The appeal to general revelation, as Detweiler suggests (pp. 37-41), is probably a significant key to effective apologetics in our contemporary world. As a sociologists, I have found this approach most enlightening ever since reading Peter Berger's Rumor of Angels, written to offset impressions left by his previous book suggesting that religion is "socially constructed." Using the more contemporary example of N.T. Wright's Simply Christian, Detweiler highlights the use of various "echoes" of the Divine that all human beings are likely to appreciate and respond to. Among such echoes are the many situations and themes explored in the world of film.

Detweiler's book is really an exploration of what it means to take the concept of general revelation seriously. In between the lines of the first 58 pages or so are hints of a prayer I am sure that the author uttered more than once: "God, I know you are speaking in this world and I want to hear you. As I watch the movies I love so much, give me ears to hear You." The rest of the book basically exposes the reader to how God answered Detweiler. As I read, I was sometimes surprised to find that God had spoken to me in similar ways through those very same films. Too often, I was not so surprised to learn that God had spoken but that I had missed Him in the moment. Although this book looks - on the surface - to be a tour of "God's Voice" in the movies Detweiler chooses to write about, such a description is not entirely accurate. For this reader, the book is more like this: "Hey, here's the frame of mind I took as a viewer of movies and here are the amazing things God showed me," with the conclusion being summarized in the exhortation to "Go and do likewise."

William Kilgore
Still in the Dark  May 22, 2009
I'm sorry to be so critical, but Derweiller's insights in his INTO THE DARK falls short on both the theological and artistic levels. If you want to consider the intersect of faith and the movies, read top line critics Pauline Kael (I LOST IT AT THE MOVIES, FOR KEEPS) or Stephen Hunter (NOW PLAYING AT THE VALENCIA). Hunter, for instance, argues perceptively that Quentin Tarentino defines sin solely as being boring. Kael, for her part, might have dubiously preached treating films for their emotional effect rather than their structure or intellectual content. But, at least she could explain why she held her stance when she was hostile to the spirituality of a film like TENDER MERCIES. I had no sense of Derweiller ever having that ability with the films chosen. The appeal apparently is that he is writing from a "Christian" perspective. But, just like poor "Christian rock," this is poor Christian movie reviewing trying to read the spiritual out of something creational. You would be much better off reading Hunter, Ebert, Denby, Lane, and other noted movie critics to get at the philosophical heart of a movie.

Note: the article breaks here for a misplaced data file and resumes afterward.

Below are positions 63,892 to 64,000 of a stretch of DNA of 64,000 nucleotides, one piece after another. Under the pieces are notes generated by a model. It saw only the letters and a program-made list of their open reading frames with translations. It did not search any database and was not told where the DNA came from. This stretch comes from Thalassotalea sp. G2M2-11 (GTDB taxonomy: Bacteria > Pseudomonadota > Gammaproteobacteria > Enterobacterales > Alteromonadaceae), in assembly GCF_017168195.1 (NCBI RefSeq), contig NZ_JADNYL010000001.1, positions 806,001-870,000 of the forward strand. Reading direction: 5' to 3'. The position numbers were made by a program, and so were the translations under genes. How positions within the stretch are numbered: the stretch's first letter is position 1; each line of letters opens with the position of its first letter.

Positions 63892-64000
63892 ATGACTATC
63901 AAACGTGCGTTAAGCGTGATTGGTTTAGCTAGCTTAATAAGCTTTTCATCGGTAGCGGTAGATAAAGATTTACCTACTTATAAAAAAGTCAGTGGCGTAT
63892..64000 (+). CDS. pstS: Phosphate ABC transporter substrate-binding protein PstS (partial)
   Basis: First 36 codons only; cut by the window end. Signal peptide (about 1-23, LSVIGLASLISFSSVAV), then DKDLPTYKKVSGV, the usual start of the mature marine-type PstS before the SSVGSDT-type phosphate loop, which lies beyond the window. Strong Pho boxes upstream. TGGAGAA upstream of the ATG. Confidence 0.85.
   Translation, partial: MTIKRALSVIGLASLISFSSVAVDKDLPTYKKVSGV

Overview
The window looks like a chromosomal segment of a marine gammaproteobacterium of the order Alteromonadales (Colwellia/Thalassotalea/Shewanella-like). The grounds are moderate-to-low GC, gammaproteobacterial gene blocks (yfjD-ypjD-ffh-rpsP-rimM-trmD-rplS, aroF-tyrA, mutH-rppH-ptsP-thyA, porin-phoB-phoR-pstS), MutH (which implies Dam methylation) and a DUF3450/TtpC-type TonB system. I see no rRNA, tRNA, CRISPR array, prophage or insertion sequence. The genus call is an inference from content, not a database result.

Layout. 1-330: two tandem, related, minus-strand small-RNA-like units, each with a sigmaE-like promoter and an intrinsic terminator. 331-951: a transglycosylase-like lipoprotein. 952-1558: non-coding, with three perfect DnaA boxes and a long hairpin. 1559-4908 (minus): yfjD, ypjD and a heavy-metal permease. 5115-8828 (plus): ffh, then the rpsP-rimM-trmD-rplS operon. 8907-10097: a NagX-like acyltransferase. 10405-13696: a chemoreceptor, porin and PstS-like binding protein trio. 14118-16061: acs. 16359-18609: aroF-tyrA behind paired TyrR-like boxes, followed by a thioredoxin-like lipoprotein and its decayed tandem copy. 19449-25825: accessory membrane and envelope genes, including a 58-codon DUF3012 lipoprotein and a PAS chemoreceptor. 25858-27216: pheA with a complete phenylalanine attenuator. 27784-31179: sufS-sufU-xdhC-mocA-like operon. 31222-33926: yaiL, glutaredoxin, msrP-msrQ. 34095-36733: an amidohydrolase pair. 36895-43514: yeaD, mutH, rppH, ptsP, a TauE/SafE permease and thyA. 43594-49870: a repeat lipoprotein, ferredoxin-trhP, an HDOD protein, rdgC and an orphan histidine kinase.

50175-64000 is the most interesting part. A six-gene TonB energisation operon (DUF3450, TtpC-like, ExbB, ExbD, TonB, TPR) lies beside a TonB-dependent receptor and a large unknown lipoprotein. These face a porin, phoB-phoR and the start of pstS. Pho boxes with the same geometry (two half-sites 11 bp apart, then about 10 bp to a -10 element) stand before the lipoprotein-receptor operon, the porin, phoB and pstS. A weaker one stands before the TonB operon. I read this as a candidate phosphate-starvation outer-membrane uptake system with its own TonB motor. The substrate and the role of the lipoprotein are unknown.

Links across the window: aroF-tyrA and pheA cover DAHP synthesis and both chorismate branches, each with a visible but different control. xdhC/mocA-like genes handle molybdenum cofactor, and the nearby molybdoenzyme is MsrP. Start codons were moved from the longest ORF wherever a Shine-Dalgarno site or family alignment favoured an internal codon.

I know this is a very hard review, and I wanted to like the book, but it was nearly unreadable.
A Flickering Light  Mar 23, 2009
It has taken me time to slowly digest the writings of Craig Detweiler's text, "Into the Dark." There is so much wisdom and years of life experiences that emanate from these pages that I can only address concepts that engage my own personal experiences. Like Detweiler, my personal film experiences as a youngster were about escapism and entertainment. I loved going to the movies. I remember being dropped off at the movie theater by my dad and seeing a triple James Bond feature with Doug Smith, my 7th grade friend, and still wanting more after the movie ended. I used my imagination and a world of make believe as a form of escapism. I can recall spending hours in the bathroom and my bedroom fantasizing that I was Bruce Lee beating up the bad guys with my Kung Fu moves.

I found Paul Schrader's description of the formation of a canon as a story very fascinating: "To understand the canon is to understand its narrative. Art is a narrative. Life is a narrative. The universe is a narrative. To understand the universe is to understand its history. Each and every thing is part of a story -- beginning, middle, and end." The thing that resonates in my heart as an artist is how to lead the viewer to the divine story, as referred by Jurgen Moltmann. How can I ask the right questions so the viewer is prompted to reflect and somehow have a general revelation from God? Moltmann said, "Critic Jonathan Rosenbaum acknowledged the power and importance of a film canon as an educational tool. It should start arguments about the art of cinema, causing us to reflect on what matters and why." As an educator and pastor, I am always seeking ways to have my students dig deeper and ask important and meaningful questions. Everything I use in the classroom, on set, or in the ministry can be defined as an educational tool that equips. This creates a series of experiments that have a built-in safety net and provides growth.